Bear in mind, their letting agency tenancy agreement stated no pets allowed, so the agency obviously hadn’t been inspecting either… it was the neighbour afterwards who told me about their illegal half dozen dog collection!

So there you go, keep inspecting your property on a regular basis!



Oh gawwwd, another property mistake not to be repeated… dodgy decor colours!


Now bear in mind I am no interior designer…


My first few houses all had what I call ‘The BMW Treatment’ - Beige Magnolia White! πŸ˜†


That was when magnolia boxes were the “in thing”!


Then I got a load of cheap paint - about 40 tins of the stuff - which was used in the next couple of houses (hey, we’re always on a budget!)


I loved playing the “Mix these paints and see what colour we’ll get, it’ll be reyt!”game. πŸ˜†


Now I am also no colour-palette-knowledgable artist…


So on occasions, we ended up with some very questionable colours for certain rooms.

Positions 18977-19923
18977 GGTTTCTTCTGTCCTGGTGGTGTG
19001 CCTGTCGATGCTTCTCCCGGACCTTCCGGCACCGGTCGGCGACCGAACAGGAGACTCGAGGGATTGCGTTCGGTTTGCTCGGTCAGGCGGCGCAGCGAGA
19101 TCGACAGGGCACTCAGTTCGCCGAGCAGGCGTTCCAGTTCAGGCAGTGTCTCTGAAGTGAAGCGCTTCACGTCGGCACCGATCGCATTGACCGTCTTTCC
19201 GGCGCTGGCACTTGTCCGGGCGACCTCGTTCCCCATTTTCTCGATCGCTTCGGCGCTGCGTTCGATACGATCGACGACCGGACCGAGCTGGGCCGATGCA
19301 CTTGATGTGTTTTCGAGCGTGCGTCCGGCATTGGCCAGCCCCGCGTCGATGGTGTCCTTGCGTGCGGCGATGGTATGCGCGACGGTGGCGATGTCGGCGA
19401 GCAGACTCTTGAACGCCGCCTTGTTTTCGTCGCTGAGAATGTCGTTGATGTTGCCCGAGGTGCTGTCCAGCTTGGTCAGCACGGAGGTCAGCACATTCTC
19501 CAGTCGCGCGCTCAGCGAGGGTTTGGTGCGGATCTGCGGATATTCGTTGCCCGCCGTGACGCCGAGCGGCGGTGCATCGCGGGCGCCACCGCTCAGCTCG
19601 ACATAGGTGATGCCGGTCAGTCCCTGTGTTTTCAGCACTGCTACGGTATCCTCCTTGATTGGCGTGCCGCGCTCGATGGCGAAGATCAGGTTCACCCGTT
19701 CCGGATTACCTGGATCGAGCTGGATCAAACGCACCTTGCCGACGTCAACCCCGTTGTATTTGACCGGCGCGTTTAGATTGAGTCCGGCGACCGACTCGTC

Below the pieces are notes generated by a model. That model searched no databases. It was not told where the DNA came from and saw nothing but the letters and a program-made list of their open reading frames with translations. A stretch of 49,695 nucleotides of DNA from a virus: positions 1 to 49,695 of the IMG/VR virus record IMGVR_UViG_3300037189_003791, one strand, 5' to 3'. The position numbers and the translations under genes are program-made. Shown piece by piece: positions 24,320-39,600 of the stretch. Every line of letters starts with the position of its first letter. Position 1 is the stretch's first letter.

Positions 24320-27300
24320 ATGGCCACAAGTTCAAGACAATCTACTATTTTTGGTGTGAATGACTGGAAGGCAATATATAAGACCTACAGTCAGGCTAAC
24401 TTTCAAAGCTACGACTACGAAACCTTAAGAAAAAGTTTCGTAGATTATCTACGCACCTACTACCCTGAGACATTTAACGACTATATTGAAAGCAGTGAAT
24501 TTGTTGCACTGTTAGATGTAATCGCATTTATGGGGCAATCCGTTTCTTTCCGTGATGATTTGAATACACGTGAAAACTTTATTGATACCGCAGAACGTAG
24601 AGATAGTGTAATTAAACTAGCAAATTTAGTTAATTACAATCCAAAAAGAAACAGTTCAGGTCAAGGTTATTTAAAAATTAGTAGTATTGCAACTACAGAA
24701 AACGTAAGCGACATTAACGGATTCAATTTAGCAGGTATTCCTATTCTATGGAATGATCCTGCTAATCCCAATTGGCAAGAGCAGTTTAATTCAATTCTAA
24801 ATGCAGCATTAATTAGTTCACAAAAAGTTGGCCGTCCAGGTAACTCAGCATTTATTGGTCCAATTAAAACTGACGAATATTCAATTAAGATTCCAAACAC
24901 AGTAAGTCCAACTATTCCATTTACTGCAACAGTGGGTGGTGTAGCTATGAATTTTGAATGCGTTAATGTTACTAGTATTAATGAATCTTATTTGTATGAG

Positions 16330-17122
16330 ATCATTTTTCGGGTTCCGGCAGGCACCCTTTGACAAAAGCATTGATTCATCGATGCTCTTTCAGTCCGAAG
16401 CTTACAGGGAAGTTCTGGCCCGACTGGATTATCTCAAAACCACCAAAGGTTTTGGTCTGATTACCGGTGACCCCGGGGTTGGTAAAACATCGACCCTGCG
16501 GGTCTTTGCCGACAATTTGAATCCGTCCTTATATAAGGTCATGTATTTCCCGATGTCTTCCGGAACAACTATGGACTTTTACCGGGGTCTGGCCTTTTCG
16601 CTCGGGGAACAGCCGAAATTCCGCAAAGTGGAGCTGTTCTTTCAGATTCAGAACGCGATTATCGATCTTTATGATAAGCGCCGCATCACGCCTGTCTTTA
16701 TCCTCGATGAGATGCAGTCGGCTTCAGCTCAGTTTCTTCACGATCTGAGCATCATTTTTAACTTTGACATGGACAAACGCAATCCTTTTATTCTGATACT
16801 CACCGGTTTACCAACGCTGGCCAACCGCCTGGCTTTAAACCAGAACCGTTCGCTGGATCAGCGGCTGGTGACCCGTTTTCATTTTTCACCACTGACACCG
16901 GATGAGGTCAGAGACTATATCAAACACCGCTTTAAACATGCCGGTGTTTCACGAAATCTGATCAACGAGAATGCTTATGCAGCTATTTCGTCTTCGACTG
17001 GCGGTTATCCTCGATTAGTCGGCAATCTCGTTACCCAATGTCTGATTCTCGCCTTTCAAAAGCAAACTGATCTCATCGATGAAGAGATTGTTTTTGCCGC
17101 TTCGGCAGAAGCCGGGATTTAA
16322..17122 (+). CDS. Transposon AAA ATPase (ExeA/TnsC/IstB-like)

A glaringly bright 1980s custardy yellow adorned one hallway.


But it wasn’t as bad as the hideous minty green toothpasty chaos that one bedroom ended up painted with!


Even I was glad when the tenant covered that up with a dinosaur mural! πŸ˜±πŸ¦–


Thankfully, those dodgy paints ran out, and since then, I now simply whiteout all the rooms, perhaps with one coloured feature wall on a chimney breast if we feel brave.


White walls and ceilings are fresh, bright and airy, and are literally a blank canvas.


Dodgy decor is so last season - so choose your colours wisely! πŸŽ¨πŸ–Œ



I’ve admitted before: I’m not very good at visualising things that aren’t there.


So when it comes to planning out where electrical sockets and switches should go, in terms of planning out where the future imaginary furniture would be in a house: mistakes, I’ve made a few!


Yes, I’ve had light switches put on the wrong side of the door, so it opens onto the switch instead of next to it. 🀦🏻‍♀️⚡️


Yes I’ve not added enough plug sockets to rooms and had to have more retrofitted afterwards. 🀦🏻‍♀️⚡️